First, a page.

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Delta Blues


This post is a follow up to my last one – admittedly on the late side – but I got some great feedback on that one and decided to let the ideas germinate a bit before I put them to paper. Now I am doing so.

In the post I expressed the opinion that the industry should reconsider using the term “Investment-Only Variable Annuity” to describe a “back-to-basics” contract with few or no guaranteed benefits. IOVAs are but one manifestation of the industry’s secular de-risking trend.

A good number of industry people agreed with me, that “investment-only” might prompt watchdogs or legislators to say things like: “oh, so it’s only an investment vehicle, and not for income taking? Then why should we allow owners to defer taxes on those assets?”

I also had an informal conversation on the subject with one of the speakers at last month’s LIMRA/LOMA/SOA Retirement Conference, who agreed with my concern, and told me that even now there are legislators contemplating putting a cap on tax deferral in insurance products.

The rub is, as I noted in the last issue of The Soleares Report, the IOVA acronym seems to have become such a part of industry parlance that it’s probably here to stay. So as if to solve for that, some folks have started to use the term “investment-focused” VAs. That makes sense to me.

All that said, there is another concern out there regarding the IOVA concept – one that can’t be ignored – and which gets into the title of this post (it was voiced by another contact, who won’t be named, in response to the last blog).

The issue is that the typical VA without guarantees has an inherent shortcoming, namely that its fees are high compared to other investments (especially index funds and ETFs), and these expenses cause a drag on performance. This drag, or differential, is what some people (like my unnamed contact) are calling a “delta” which can make it extra difficult to justify the sale of an IOVA.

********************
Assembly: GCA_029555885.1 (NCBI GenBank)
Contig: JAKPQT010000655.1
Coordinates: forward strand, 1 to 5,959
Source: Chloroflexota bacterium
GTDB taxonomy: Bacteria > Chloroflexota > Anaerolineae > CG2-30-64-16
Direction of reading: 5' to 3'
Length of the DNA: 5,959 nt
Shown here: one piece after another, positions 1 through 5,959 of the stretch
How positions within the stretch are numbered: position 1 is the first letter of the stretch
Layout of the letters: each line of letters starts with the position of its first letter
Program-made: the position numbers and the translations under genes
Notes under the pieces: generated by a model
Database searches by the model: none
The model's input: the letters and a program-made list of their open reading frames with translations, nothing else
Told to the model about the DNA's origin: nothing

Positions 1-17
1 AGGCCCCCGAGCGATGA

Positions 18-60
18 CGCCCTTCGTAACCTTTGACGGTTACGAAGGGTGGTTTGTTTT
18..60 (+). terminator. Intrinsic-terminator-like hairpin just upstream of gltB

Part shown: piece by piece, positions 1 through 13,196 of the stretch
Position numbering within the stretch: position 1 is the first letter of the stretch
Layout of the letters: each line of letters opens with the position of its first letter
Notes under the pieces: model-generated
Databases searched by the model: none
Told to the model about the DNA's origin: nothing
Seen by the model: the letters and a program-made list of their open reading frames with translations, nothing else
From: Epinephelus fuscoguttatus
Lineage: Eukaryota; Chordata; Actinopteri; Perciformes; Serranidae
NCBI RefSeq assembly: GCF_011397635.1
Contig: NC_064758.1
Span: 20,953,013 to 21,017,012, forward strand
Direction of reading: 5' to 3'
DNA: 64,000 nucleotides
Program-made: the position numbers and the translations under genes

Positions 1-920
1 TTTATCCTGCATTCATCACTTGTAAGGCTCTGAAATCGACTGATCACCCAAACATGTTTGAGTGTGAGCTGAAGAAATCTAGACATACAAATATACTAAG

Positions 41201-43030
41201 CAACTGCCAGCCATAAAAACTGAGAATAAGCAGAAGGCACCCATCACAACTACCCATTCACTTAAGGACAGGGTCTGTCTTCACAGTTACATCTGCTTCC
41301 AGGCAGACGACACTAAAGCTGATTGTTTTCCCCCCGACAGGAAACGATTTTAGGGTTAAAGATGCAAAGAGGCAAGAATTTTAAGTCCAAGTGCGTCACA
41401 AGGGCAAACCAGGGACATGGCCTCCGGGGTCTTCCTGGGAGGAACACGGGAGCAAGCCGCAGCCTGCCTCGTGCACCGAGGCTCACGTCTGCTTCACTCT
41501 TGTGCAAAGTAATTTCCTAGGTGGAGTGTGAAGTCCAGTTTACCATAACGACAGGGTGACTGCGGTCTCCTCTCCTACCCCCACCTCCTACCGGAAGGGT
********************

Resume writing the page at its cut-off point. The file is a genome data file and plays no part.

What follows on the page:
Moreover if one starts thinking about selling a VA in a qualified plan or IRA, where the tax deferral aspect would be redundant, there might be even more of a need for some feature or benefit on the contract.

This thought arose during some insurers’ Q1 earnings calls (see the May 11 issue of the report). Analysts asked whether proposed new Department of Labor fiduciary rules might discourage qualified sales of VAs without guarantees. I thought insurance execs were somewhat cagey in their answers. A few hinted that if their production on the Q side were to slow, they would find ways to ramp it up in other channels. Others weren’t worried because they think living benefit sales will never totally go away because there remains such demand for them (I agree with that, although benefits should become steadily more modest).

So it seems that IOVAs could face some headwinds, although those with very low fees may not be in such trouble. I think that any way to dress up the IOVA would be welcome. Already some carriers have added deferred income annuity (DIA) sleeves into their contracts – which should serve to encourage annuitization and thus income taking, which in turn help counter accusations that the products are meant only for accumulation.

In closing, I’ll simply say that the next few years should be a time that will tell us whether or not the appeal of IOVAs will wane. During that period I expect insurers will be adding more innovations and enhancements to the concept, and am looking forward to seeing what those will be.

One more thing: there will not be an issue of The Soleares Report published this coming Monday due to our annual Memorial Day observance. I hope you all have a great holiday.



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